Meat adds a valuable protein kick to meals, but determining the proper serving isn't a straightforward proposition. Let both common sense and the official recommendations by the U.S. Department of Agriculture be your guides.
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USDA guidelines recommend different amounts of protein for men and women at different ages and activity levels. For example, women who are 31 to 50 years old and get up to 30 minutes of exercise per day need 5 ounces of protein daily. Different protein-rich foods contribute to the total for all the meals in one day:
- 1 5-ounce steak and no other protein
- 1 4-ounce steak and 1 tablespoon of peanut butter
- 2 eggs, 1 ounce of ham and 1/4 cup of refried beans
- 1 small, 3-ounce hamburger and 1 cup of lentil soup
Picturing the Serving Size
The USDA "My Plate" campaign offers different ways to envision a serving of meat:
You have choices when it comes to determining meat portion sizes for each meal.
Calculations for All Meats
- Weigh ounces of meat. For example, avoid meat at breakfast, read the ounces and serving sizes of the deli meat in your lunchtime ham sandwich, and cut your evening steak into specific portion sizes of your choosing.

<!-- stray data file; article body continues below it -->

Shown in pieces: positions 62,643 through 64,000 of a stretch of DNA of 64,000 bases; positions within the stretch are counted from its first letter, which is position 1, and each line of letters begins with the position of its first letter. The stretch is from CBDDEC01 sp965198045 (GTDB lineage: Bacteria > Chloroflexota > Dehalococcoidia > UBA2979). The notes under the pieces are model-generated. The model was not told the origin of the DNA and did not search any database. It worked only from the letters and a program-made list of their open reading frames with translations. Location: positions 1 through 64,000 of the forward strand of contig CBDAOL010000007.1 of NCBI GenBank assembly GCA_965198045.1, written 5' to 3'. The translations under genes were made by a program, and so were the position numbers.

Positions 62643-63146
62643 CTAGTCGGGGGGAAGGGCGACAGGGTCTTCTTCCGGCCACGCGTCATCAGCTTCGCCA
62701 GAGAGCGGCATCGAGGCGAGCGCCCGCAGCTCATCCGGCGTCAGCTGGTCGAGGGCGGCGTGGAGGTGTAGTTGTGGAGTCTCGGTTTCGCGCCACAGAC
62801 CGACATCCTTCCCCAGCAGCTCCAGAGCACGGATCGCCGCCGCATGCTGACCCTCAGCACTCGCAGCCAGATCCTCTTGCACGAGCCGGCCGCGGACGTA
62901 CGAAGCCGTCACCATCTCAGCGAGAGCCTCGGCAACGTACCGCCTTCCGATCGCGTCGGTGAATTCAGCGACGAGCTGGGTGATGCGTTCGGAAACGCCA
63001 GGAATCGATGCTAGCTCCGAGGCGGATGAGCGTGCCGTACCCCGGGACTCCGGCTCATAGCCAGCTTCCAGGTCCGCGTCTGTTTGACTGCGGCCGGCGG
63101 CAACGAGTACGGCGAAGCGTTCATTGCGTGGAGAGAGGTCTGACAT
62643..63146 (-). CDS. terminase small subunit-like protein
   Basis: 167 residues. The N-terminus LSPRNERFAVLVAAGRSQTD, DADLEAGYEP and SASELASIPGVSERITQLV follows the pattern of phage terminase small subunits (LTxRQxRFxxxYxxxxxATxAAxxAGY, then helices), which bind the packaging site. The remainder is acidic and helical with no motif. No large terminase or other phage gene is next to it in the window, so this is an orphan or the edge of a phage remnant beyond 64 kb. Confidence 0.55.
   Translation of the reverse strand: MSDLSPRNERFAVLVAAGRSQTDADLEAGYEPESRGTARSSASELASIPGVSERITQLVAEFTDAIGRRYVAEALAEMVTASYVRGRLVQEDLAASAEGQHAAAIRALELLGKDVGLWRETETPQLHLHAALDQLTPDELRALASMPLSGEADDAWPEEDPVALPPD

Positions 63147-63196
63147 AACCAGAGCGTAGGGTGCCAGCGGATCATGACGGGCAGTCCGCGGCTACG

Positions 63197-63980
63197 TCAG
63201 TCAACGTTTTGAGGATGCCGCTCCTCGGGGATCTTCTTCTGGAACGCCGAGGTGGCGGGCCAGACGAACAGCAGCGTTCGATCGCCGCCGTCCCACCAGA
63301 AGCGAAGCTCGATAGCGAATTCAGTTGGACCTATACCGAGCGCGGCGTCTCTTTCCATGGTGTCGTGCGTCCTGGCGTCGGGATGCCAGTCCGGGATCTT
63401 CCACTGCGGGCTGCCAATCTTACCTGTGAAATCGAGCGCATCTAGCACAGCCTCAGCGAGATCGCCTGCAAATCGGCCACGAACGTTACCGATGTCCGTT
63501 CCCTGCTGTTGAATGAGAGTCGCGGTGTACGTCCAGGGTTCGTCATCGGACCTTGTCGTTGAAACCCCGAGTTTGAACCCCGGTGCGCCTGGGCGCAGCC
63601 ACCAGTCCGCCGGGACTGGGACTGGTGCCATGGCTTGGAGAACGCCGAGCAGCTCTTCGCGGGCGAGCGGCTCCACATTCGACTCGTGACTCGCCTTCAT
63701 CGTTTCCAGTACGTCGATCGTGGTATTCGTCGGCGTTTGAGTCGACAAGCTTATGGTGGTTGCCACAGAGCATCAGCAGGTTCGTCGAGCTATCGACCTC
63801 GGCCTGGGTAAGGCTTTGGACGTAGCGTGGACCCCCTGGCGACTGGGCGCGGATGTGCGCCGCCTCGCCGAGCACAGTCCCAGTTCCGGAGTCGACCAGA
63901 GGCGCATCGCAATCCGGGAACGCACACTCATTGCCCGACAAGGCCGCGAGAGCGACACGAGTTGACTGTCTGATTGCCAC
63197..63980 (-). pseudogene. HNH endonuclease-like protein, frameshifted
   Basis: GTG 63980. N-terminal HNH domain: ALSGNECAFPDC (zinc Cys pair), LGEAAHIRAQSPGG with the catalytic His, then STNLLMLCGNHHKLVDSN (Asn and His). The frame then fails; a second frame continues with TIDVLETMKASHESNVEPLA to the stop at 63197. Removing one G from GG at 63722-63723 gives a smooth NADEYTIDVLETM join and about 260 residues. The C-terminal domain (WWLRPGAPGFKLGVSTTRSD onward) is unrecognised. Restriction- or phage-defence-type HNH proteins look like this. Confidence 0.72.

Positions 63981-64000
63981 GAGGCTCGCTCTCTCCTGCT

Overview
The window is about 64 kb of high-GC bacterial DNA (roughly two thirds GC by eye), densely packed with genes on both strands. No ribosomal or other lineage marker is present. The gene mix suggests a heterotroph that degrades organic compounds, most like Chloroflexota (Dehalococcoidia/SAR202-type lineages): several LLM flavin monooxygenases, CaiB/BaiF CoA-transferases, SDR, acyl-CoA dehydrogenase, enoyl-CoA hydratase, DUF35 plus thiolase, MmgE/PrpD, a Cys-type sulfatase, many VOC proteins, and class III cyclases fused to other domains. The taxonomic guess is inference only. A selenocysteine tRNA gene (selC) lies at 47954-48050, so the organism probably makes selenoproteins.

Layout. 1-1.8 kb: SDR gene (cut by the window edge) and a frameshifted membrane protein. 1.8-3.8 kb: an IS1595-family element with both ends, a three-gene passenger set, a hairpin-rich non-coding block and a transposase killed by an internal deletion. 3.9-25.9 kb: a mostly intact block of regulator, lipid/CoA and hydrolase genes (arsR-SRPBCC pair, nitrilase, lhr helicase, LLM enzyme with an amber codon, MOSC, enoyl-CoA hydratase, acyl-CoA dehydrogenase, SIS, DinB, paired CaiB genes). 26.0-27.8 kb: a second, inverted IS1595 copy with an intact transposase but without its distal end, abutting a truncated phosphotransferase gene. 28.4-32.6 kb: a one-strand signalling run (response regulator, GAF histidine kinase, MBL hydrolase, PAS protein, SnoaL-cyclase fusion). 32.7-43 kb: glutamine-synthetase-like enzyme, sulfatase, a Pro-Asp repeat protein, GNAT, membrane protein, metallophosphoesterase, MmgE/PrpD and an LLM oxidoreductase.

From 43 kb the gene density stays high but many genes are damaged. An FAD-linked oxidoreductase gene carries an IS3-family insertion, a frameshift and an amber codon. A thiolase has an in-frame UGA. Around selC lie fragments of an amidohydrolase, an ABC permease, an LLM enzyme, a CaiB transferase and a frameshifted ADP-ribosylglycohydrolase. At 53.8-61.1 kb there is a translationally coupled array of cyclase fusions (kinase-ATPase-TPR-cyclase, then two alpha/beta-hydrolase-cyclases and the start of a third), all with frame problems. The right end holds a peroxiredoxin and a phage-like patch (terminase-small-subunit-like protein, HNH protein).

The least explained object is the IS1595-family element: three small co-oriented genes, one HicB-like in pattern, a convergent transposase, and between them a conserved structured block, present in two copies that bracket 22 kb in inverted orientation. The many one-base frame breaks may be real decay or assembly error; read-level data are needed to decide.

- Use visual clues to determine serving sizes, at buffets and in other peoples' homes. For example, a 3-ounce portion of ground beef is the size of a golf ball.
- Eat meat only for dinner. Mark Bittman, food writer for The New York Times, doesn't worry about calculating ounces. His "VB6" plan means that he eats a vegan diet before 6 p.m. every day and only has a single serving of meat in the evening.
- Think of meat as a condiment. Use small strips of beef in soups and salads, and crumble ground sausage into omelets.
Calculations for Roasts
- Oven roasts -- about 3 to 4 servings per pound.
- Pot Roast -- 2 to 3 servings per pound.
- Pork shoulder or butt roast -- approximately 3 servings per pound
Determining serving sizes is more an art than a science. Use moderation when eating meat, and serving sizes tend to fall in line naturally.